Special Collections has been exploring ways we can improve access to our collections through the transcription of handwritten documents.

Transcription can provide new opportunities to explore the rich content of archives, however, it can take a lot of time and resources to complete. So we wanted to investigate whether an exciting new tool could help us to automate this process.

Transkribus is a transcription platform developed by the EU-funded READ Project. It uses Handwritten Text Recognition technology based on machine-learning to produce automated transcriptions of handwritten documents. Special Collections have signed a Memorandum of Understanding with READ to try out the platform on our own project.

Screenshot of transcription of a William Hey case book in Transkribus
Screenshot of Transkribus showing transcription of a William Hey case book [item ref: MS 1991/1/2/2]. Image credit Leeds University Library.
The project

The archives we have chosen to focus on first are the patient case books of the Leeds surgeon William Hey (1736-1819). The case books were kept as part of Hey’s private medical and midwifery practice, detailing hundreds of patient cases he treated between 1759 and 1809.

With 22 digitised case books all in the same hand, containing just under 4,000 pages, we felt they were a good candidate to trial with Transkribus.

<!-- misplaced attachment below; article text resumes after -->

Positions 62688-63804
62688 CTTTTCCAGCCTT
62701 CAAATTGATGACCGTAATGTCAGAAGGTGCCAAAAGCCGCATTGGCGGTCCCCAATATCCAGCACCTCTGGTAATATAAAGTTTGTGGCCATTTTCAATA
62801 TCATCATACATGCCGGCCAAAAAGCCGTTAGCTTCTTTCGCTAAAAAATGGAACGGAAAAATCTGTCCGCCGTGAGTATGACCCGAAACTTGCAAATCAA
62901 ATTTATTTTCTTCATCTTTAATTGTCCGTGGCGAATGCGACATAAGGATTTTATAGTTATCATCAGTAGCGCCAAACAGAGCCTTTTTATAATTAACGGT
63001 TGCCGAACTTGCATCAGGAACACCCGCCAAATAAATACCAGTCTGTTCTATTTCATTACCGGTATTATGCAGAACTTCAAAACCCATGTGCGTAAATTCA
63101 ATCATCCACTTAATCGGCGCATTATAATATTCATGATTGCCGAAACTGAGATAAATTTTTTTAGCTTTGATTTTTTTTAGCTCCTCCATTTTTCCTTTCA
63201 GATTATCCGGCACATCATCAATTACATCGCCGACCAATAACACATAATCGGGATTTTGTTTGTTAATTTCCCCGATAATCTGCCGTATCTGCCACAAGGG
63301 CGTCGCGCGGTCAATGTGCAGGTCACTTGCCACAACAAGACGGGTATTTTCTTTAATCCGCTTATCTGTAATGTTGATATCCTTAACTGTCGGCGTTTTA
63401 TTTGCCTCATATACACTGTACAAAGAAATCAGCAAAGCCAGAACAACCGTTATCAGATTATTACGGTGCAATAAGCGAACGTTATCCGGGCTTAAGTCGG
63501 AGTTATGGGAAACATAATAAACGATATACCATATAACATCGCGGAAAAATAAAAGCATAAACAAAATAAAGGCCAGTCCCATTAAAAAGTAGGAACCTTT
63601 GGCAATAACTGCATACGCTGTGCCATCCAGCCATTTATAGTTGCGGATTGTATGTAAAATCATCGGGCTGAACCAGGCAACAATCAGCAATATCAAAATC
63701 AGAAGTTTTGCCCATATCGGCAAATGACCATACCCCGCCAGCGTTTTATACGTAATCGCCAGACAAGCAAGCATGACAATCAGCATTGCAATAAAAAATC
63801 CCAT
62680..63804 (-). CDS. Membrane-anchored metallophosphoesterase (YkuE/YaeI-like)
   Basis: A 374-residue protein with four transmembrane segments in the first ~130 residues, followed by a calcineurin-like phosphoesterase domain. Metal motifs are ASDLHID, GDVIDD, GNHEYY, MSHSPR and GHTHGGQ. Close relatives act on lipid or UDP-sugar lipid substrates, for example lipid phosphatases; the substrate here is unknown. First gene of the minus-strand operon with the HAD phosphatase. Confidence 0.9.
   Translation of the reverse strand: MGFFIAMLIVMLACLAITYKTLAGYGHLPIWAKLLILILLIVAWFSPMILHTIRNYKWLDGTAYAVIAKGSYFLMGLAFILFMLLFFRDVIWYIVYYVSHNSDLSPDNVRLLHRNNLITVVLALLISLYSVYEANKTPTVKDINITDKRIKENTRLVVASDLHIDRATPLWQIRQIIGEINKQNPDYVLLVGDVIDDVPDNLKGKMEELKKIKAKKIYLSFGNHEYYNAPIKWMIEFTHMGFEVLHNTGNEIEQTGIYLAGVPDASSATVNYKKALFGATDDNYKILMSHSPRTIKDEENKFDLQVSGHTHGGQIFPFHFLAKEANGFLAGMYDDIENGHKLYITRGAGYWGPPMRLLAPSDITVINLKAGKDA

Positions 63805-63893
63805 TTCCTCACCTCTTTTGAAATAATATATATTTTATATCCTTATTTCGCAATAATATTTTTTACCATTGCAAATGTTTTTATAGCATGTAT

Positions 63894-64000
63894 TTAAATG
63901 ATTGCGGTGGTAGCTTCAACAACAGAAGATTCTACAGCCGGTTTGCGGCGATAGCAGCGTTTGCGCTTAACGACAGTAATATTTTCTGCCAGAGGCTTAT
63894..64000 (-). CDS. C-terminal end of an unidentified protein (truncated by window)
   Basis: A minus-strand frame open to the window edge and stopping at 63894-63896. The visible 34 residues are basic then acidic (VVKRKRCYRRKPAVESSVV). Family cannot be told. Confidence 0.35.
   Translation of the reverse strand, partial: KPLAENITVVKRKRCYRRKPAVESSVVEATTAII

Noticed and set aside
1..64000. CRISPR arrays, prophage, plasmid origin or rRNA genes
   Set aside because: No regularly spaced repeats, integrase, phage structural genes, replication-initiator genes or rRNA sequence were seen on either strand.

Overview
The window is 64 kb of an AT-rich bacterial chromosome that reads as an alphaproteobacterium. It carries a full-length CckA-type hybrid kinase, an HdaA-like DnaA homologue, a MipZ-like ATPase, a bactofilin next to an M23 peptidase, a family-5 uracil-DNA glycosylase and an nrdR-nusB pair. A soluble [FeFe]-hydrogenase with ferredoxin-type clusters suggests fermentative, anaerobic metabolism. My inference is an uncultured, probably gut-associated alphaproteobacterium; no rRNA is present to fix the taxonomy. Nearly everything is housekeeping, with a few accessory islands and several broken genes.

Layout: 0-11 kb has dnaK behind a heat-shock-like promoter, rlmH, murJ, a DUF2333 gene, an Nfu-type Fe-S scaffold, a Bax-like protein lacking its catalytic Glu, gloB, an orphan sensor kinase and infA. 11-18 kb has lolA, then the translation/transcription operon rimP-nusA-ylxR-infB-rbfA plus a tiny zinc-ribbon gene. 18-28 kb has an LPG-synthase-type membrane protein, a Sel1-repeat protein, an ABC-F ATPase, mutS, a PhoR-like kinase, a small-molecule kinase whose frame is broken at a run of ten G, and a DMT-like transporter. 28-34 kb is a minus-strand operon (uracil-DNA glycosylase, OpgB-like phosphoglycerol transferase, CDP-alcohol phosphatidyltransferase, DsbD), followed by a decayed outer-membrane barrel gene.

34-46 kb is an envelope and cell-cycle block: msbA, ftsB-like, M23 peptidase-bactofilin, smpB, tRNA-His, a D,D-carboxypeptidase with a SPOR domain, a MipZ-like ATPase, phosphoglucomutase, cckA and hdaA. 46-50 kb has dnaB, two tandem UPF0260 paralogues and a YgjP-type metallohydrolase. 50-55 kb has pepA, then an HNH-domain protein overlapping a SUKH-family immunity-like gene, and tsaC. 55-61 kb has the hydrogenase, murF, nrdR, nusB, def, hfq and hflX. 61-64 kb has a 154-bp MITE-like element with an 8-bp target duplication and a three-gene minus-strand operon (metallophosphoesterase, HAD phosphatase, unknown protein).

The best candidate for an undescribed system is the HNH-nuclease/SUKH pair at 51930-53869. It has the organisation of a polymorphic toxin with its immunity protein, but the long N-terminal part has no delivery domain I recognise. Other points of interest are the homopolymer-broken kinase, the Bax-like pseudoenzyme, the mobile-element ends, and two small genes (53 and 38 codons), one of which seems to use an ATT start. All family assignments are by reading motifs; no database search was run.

The process

In general terms, Transkribus works by training the Handwritten Text Recognition (HTR) engine to “read” handwriting in digital documents. To do this, each page of the document needs to be prepared by “segmenting” it into text regions, lines and baselines, so that each line from the image can be matched to the correct line of the transcript.

Screenshot of Transkribus showing line segmentation
Screenshot of Transkribus showing line segmentation of a page from the William Hey case book [item ref: MS 1991/1/2/2]. Image credit Leeds University Library
A sample of accurate transcriptions is then needed for the training. Once training is completed, a model is created which can be applied to new pages of handwriting to produce automated transcriptions. Lots more detail about this can be found on the Transkribus Wiki.

To create our first model for the Hey case books, we used around 15,600 words from 85 pages of transcription. Some of this was pre-existing transcription that had been produced as part of a student internship. Transcription did bring with it some challenges, particularly when trying to decipher the 18th century apothecary measures and medicines Hey was using!

The results

The accuracy of HTR models are measured by the percentage of Character Error Rate (CER) and Word Error Rate (WER) – the lower these are, the more accurate your automated transcription. Currently, a CER of below 10% is considered an excellent result.

The Transkribus team were able to produce two HTR models for us. The first was based solely on the Hey papers, and the second also incorporated a pre-existing model trained to recognise the handwriting of the English Philsopher Jeremy Bentham (1748-1832).

Screenshot of Transkribus showing apothecary terms
Screenshot of Transkribus showing apothecary terms transcribed from a William Hey case book [item ref: MS 1991/1/2/2]. Image credit Leeds University Library.
The first model obtained a CER of 11.8%, whilst the second brought this down to 8.24%. So we have a model which can produce automated transcripts of documents written by Hey where over 90% of the characters will be accurate – a fantastic start!

We’re keen to keep experimenting with Tranksribus to try and improve this accuracy, as well as explore its potential for use with other collections.